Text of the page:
Chechnya anti-gay violence: Newspaper fears 'retribution' for reports
The Russian daily Novaya Gazeta says it is alarmed by a Chechen Muslim call for "retribution" after the paper reported violence against gay men in Chechnya.
Chechen Muslim clerics met on 3 April, two days after the paper's revelations, and said the report had insulted their faith and the dignity of Chechen men.
"Retribution will catch up with the true instigators, wherever and whoever they are," their resolution said.
Novaya Gazeta says it amounts to a call for "reprisals against journalists".
"We urge the Russian authorities to do everything possible to prevent actions aimed at inciting hatred and enmity towards journalists, who are doing their professional duty," the paper said.
On 1 April it reported that more than 100 people had been detained in Chechnya on suspicion of being homosexual, and that at least three had been killed.
The Russian LGBT Network, in touch with victims in Chechnya, told the BBC that the report was true.
Homophobia is rife in the mainly Muslim North Caucasus republic. Authoritarian leader Ramzan Kadyrov is fiercely loyal to Russian President Vladimir Putin.
A spokeswoman for the LGBT Network said detainees were tortured with electric shocks and beatings at a prison near Argun, 20km (13 miles) from the city of Grozny.
"All the people arrested are homosexual men or perceived as being gay," said Natalia Poplevskaya.
Ramzan Kadyrov has denied the allegations, calling them "lies". His spokesman Alvi Karimov said there were no gay people in Chechnya.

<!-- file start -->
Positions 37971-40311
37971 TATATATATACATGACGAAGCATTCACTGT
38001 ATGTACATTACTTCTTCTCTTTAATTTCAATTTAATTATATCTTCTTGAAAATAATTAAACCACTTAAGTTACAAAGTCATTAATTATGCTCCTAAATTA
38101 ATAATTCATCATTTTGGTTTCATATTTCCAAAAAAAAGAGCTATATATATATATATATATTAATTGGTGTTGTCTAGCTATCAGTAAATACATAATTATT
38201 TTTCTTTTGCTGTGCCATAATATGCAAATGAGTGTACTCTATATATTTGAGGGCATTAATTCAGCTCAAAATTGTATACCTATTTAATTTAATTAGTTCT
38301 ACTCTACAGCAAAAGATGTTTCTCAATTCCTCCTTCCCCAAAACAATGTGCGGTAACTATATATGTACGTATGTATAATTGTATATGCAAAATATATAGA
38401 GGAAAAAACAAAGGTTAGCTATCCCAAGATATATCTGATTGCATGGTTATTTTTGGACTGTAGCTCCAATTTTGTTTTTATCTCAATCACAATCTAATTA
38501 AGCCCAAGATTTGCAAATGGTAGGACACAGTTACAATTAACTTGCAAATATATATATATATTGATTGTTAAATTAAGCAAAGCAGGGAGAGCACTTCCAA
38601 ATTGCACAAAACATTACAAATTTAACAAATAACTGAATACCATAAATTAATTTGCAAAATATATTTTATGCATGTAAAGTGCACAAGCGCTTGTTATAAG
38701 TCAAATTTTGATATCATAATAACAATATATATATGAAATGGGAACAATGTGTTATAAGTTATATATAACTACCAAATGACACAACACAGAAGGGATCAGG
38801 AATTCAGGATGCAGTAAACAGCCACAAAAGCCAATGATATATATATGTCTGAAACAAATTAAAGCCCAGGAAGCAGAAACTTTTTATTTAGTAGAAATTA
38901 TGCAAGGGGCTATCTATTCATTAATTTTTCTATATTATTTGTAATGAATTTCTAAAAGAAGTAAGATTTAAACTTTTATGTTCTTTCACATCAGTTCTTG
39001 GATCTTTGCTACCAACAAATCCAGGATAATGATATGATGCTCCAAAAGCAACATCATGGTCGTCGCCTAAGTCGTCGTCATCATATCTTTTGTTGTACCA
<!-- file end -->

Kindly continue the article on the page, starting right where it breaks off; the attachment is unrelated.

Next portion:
The Chechens' spiritual leader, Mufti Salah-haji Mezhiev, confirmed that "retribution" was part of the resolution adopted at the special Muslim meeting in Grozny on 3 April.
"There will be retribution!" he told the Russian news website RBC. "Allah will punish those who slandered the whole Chechen nation and Chechen Republic's clerics."
Novaya Gazeta's 1 April report said the detainees included some influential Muslim clerics close to Mr Kadyrov, and two well-known Chechen TV presenters.
In an open letter to the mufti, the paper's chief editor Dmitry Muratov said his journalists would continue investigating human rights abuses in Chechnya.
"We did not insult - nor had we the slightest intention to insult - the Chechen people," he wrote, urging dialogue.
Chechens have been linked to two murders of Novaya Gazeta reporters who investigated crimes in Chechnya - Anna Politkovskaya and Natalia Estemirova.
But much remains unclear about those contract killings, and that of Boris Nemtsov, an opposition politician who was shot dead in Moscow in 2015 and also exposed corruption and organised crime in Chechnya.
The LGBT Network says it is helping people to flee the persecution in Chechnya and accuses the Russian authorities of ignoring the abuses.
If Russia fails to prosecute anyone, it says it will file a case at the International Criminal Court in The Hague.